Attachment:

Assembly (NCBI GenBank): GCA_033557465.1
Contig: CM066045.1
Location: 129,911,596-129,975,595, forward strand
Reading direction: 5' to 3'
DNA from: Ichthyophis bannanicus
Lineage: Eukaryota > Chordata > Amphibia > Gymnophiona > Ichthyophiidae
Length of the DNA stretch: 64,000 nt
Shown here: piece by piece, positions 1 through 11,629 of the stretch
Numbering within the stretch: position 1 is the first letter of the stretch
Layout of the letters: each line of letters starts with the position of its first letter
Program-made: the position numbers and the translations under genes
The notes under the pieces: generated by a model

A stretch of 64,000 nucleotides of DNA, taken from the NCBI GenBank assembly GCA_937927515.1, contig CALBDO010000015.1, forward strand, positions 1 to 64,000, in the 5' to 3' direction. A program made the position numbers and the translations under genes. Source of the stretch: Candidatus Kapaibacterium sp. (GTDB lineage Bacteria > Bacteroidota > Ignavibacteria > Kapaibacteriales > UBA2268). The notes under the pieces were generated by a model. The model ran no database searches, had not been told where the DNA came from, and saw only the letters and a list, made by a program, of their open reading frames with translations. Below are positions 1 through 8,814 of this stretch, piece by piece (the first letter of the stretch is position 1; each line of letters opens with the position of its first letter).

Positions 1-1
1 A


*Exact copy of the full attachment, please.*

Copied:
Assembly (NCBI GenBank): GCA_033557465.1
Contig: CM066045.1
Location: 129,911,596-129,975,595, forward strand
Reading direction: 5' to 3'
DNA from: Ichthyophis bannanicus
Lineage: Eukaryota > Chordata > Amphibia > Gymnophiona > Ichthyophiidae
Length of the DNA stretch: 64,000 nt
Shown here: piece by piece, positions 1 through 11,629 of the stretch
Numbering within the stretch: position 1 is the first letter of the stretch
Layout of the letters: each line of letters starts with the position of its first letter
Program-made: the position numbers and the translations under genes
The notes under the pieces: generated by a model

A stretch of 64,000 nucleotides of DNA, taken from the NCBI GenBank assembly GCA_937927515.1, contig CALBDO010000015.1, forward strand, positions 1 to 64,000, in the 5' to 3' direction. A program made the position numbers and the translations under genes. Source of the stretch: Candidatus Kapaibacterium sp. (GTDB lineage Bacteria > Bacteroidota > Ignavibacteria > Kapaibacteriales > UBA2268). The notes under the pieces were generated by a model. The model ran no database searches, had not been told where the DNA came from, and saw only the letters and a list, made by a program, of their open reading frames with translations. Below are positions 1 through 8,814 of this stretch, piece by piece (the first letter of the stretch is position 1; each line of letters opens with the position of its first letter).

Positions 1-1
1 A